Author: Ralph Beistle
My grandson’s kindergarten teacher was exceptional. I don’t know of any other man who taught that age group in public schools. He had an unusual philosophy for his teaching. I learned this when I heard my grandson refer to a person as “loquacious.” Not only did he know the word, but he was able to use it properly in a sentence. I don’t remember in my 24 years at South Plains ever having that word enter into any of our conversations.
The teacher rejected the idea that some words are useful only to adults. The reason children did not use such words was because they had not been taught. He introduced “big” words to his class, one at a time—defined them, told their meanings and showed how they were used in a sentence. If his class became too noisy, he would be able to use that word, loquacious, and they knew it was time to be quiet. Young minds are like sponges.
I was reminded of a song from Rogers and Hammerstein’s “South Pacific.” The plot centers on an American nurse stationed on a South Pacific island during World War II who falls in love with a middle-aged expatriate French plantation owner but struggles to accept his mixed-race children. A native woman, Bloody Mary, sings such lines as these:
“You’ve got to be taught to hate and fear… You’ve got to be taught to be afraid…
You’ve got to be taught before it’s too late, before you are six or seven or eight,
To hate all the people your relatives hate, you’ve got to be carefully taught.”
What are out kids learning? Probably not “big” words that even we might not understand. Other words that should not be in our vocabulary? Are we unintentionally teaching them to be fearful of things? Are we teaching them to love or hate; to serve or be served; to be uncaring or compassionate; to be selfish or generous? Are we teaching them to be prejudiced?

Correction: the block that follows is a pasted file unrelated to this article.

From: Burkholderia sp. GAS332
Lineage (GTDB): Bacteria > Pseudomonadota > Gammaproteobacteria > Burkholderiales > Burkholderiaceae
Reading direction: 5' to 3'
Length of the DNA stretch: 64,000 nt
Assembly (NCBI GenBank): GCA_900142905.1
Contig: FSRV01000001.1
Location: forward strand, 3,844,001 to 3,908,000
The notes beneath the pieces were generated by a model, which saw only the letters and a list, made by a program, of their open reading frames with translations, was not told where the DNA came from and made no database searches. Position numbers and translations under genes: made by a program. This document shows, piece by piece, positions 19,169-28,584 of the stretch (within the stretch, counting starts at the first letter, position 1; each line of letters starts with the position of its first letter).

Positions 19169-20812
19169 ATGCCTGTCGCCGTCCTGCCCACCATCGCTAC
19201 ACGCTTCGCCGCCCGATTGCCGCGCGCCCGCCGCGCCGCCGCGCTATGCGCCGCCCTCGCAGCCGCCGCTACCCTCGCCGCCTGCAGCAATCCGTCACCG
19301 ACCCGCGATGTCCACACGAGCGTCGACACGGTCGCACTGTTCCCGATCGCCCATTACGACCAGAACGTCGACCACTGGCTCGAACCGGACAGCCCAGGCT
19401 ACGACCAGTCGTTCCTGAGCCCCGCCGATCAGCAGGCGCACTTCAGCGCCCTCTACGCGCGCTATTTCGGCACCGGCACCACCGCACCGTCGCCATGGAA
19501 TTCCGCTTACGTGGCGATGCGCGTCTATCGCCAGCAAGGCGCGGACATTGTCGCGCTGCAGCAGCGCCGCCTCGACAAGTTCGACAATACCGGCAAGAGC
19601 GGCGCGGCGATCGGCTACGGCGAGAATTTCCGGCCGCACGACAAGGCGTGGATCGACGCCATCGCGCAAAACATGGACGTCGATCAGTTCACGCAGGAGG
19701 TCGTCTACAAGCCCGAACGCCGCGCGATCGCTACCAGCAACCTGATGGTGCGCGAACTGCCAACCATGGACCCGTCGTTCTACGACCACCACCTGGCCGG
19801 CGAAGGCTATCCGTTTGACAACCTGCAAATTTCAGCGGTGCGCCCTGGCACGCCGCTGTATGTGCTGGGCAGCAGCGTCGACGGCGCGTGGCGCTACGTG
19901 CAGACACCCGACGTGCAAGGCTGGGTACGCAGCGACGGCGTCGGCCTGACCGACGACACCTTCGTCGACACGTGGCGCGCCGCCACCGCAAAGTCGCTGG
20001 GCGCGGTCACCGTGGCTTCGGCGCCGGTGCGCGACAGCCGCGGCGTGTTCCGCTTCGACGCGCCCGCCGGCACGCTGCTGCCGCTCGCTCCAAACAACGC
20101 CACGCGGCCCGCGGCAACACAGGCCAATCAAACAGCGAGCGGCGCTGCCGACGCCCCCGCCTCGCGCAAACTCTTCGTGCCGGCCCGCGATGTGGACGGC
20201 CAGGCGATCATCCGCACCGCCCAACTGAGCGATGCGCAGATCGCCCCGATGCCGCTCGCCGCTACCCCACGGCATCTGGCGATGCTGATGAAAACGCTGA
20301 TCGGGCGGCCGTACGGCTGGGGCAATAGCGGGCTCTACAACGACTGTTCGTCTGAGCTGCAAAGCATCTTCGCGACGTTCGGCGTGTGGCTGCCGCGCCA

Listen, my sons, to a father’s instruction;
pay attention and gain understanding.
I give you sound learning,
so do not forsake my teaching.
For I too was a son to my father,
still tender, and cherished by my mother.
Then he taught me, and he said to me,
“Take hold of my words with all your heart;
keep my commands, and you will live.
Get wisdom, get understanding;
do not forget my words or turn away from them.
Do not forsake wisdom, and she will protect you;
love her, and she will watch over you.
The beginning of wisdom is this: Get wisdom.
Though it cost all you have, get understanding. (Proverbs 4.1-7, NIV)
We love our children so much! Wise parents will find that the book of Proverbs has a lot of wisdom we all need in our lives.